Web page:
The deal, announced on Tuesday, will see the two companies form a 10-year, 20 per cent quota arrangement across IAG's consolidated insurance business. Berkshire Hathaway will receive 20 per cent of IAG's gross written premiums and pay 20 per cent of claims.
IAG chief executive Mike Wilkins said the deal would help "deliver improved consistency of earnings" and provide the company with "significant capital flexibility".
"We look forward to the benefits that will flow from the combination of IAG's underwriting skills, supply chain management expertise and deep customer knowledge, coupled with Berkshire Hathaway's speciality insurance expertise," Mr Wilkins said in a statement to the ASX.
The two companies have had a reinsurance arrangement since 2000.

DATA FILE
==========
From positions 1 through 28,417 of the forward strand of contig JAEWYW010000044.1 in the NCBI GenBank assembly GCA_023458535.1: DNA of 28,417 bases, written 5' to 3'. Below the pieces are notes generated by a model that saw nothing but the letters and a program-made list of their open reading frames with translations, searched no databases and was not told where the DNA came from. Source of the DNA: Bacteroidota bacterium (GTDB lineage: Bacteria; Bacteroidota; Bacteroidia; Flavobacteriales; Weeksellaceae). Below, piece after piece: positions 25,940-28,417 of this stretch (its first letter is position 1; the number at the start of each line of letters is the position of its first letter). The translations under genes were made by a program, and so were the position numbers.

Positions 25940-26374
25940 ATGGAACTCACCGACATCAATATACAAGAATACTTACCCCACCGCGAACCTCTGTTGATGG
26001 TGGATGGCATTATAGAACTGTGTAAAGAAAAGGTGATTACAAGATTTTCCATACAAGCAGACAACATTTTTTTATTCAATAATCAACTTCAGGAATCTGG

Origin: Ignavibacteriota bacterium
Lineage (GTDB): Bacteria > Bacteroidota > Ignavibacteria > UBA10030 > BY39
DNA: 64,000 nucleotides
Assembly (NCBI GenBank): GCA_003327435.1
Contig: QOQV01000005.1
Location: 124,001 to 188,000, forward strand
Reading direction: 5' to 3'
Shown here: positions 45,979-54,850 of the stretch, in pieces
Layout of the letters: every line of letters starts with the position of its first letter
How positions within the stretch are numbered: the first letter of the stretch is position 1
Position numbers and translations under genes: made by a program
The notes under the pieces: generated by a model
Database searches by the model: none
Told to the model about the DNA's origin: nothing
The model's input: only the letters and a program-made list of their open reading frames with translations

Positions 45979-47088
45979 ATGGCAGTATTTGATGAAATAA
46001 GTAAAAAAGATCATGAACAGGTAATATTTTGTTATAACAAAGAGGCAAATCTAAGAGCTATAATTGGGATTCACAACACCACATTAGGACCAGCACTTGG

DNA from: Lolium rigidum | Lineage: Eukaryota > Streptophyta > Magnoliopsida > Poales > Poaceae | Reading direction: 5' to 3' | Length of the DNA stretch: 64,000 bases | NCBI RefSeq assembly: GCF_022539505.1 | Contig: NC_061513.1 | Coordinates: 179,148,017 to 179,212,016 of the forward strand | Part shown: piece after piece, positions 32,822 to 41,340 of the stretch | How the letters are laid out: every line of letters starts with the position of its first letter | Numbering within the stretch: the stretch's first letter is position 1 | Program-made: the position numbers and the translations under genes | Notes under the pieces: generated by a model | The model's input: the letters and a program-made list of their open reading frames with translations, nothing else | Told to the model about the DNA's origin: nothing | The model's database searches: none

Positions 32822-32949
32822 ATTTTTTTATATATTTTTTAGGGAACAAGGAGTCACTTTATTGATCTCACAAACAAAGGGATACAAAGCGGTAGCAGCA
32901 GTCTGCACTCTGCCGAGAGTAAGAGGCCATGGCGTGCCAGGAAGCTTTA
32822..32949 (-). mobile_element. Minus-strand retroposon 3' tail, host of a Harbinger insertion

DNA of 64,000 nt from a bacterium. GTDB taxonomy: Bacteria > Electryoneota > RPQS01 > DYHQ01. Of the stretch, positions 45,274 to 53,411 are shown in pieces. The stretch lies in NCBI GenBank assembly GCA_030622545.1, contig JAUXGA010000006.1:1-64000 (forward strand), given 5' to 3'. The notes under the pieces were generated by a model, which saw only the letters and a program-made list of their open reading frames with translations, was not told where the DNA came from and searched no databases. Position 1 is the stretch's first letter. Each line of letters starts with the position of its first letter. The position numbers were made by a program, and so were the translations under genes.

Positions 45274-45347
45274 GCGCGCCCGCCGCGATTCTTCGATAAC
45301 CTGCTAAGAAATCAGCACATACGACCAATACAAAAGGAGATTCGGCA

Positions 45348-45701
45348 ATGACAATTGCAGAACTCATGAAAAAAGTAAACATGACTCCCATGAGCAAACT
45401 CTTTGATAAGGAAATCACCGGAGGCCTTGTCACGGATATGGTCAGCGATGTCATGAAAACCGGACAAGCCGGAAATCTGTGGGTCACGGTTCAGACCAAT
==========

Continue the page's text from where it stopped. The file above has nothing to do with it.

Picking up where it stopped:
Mr Buffett said in a statement that the partnership with IAG would help fast-track Berkshire Hathaway's entry into the Asia-Pacific region.
"We have worked with IAG for more than 15 years and over that time we've developed a good understanding and respect for their people, what they offer and the way they do business.
IAG expects the quota arrangement will cut its capital requirements down by $700 million over the next five years.
IAG said its insurance margin guidance for 2014-15 remained unchanged at 10.5 to 12.5 per cent as outlined in late April. It expects FY16 margins to increase to 14-16 per cent.